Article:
Small town fireworks are the best this way. The only smells of cooking coming from food brought by the family, the ambient light reduced to flashlights and one single distant farmhouse, the local fire department conducting ceremonies, the booms reverberating between the riverbanks right up close, immediate. Maybe the display was not so fancy or glorious as what they put on in Babylon by the Bay, which strives mightily to be The City that Knows How, nor did it feature the technical virtuosity of Berzerkely which also has its reputation to maintain. But the pinwheels and exploding stars and simple UFO effects waterfalling in glowing sparks backdropped by the Sequoia were all the better by reason of being right there, almost in your lap.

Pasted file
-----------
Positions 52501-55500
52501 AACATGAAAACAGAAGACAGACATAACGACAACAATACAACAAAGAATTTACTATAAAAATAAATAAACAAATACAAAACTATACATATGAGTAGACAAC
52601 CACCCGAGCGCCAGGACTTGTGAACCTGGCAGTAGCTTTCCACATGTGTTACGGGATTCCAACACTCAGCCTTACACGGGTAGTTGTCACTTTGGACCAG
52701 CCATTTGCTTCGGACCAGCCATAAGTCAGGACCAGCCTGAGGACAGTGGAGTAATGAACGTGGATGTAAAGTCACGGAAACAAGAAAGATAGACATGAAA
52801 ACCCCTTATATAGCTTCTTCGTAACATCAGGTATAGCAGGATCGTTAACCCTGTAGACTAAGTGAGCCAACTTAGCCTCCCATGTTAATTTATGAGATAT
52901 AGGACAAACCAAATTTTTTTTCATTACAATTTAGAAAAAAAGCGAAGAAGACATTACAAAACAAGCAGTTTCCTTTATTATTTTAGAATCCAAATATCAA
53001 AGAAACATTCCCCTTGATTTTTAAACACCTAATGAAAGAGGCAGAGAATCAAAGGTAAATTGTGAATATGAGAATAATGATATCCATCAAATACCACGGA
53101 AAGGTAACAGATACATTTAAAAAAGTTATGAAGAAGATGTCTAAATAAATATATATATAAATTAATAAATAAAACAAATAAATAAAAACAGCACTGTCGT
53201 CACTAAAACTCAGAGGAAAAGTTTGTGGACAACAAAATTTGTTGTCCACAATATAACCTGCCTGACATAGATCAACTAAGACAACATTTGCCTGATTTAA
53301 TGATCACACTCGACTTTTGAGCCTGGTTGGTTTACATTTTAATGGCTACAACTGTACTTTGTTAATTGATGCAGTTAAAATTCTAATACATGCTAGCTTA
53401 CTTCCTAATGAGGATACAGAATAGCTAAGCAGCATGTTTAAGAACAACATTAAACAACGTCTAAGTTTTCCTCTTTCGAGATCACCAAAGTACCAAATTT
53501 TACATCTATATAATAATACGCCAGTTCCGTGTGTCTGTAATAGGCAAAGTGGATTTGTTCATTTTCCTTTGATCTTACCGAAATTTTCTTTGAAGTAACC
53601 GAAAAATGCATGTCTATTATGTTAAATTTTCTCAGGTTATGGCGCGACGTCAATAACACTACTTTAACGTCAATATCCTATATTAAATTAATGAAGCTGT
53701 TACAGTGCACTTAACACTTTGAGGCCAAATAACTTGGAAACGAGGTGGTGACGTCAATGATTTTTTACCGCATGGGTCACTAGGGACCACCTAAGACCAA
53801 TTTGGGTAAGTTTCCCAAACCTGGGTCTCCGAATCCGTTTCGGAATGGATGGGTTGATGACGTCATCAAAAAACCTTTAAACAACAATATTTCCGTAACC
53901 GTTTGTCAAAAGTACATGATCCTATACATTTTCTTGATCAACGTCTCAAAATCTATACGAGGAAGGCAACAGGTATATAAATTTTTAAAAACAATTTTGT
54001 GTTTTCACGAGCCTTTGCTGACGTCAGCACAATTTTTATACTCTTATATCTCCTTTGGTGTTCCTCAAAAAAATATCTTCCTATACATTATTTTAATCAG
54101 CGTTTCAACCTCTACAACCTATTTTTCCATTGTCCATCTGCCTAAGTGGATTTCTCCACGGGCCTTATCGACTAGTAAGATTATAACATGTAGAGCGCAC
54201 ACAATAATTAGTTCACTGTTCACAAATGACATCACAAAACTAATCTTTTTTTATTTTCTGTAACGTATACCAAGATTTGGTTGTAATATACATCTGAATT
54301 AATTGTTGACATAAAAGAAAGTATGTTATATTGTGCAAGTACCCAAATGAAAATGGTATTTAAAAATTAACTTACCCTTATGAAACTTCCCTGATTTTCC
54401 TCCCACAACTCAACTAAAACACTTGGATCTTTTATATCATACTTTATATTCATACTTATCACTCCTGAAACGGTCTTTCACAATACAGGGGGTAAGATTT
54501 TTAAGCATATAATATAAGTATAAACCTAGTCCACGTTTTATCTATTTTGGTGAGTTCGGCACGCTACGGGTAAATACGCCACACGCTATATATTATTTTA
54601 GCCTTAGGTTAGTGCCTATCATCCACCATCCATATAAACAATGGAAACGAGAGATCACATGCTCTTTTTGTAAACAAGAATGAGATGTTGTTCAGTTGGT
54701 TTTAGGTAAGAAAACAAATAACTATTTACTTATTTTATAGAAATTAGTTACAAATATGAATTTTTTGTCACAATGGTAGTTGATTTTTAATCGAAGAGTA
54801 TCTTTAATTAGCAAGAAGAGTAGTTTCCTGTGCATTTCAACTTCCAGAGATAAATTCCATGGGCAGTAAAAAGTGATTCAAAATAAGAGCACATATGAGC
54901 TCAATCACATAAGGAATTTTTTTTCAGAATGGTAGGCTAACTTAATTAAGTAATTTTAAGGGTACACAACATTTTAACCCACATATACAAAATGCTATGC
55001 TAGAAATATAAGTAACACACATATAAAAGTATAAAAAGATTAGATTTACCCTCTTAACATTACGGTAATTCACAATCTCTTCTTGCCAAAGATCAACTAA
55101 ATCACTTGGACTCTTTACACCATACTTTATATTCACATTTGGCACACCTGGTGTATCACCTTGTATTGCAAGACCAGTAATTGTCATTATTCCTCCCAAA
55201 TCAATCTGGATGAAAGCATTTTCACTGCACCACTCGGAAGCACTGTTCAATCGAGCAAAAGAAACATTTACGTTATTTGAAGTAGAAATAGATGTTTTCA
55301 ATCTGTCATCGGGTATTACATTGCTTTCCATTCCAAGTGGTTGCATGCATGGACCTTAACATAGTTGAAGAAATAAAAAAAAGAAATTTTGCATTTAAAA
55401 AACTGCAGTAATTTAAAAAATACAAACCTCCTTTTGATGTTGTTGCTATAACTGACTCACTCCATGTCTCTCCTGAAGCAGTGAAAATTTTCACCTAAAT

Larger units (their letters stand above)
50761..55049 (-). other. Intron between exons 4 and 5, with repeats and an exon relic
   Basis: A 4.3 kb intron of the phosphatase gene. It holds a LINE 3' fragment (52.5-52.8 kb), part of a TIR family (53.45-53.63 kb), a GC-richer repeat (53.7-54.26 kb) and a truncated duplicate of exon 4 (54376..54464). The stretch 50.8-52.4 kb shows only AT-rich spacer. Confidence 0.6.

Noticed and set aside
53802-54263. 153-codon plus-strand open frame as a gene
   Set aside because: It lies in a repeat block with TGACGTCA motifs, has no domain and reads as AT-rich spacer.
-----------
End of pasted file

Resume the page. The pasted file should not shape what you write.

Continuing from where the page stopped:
All the girls started singing old July 4th songs. Those and Lady Gaga and Beyoncé of course. Fragments of conversations overheard among the some 60 to 75 or so people on the bridge families and friends. Yeah, cousin Jimmy came up . . . Some vets there as well, not to be forgotten: Then the firefight started . . . And the old songs: O beautiful for spacious skies, for amber waves of grain . . .
When it was over they all climbed over the locked gate to get back to the road. Some girl threw a roundhouse punch at some guy and shouted rather unladylike epithets at him. Another wagged her finger in the face of a fellow who may have been a boyfriend. "I gotta TRAIN you!"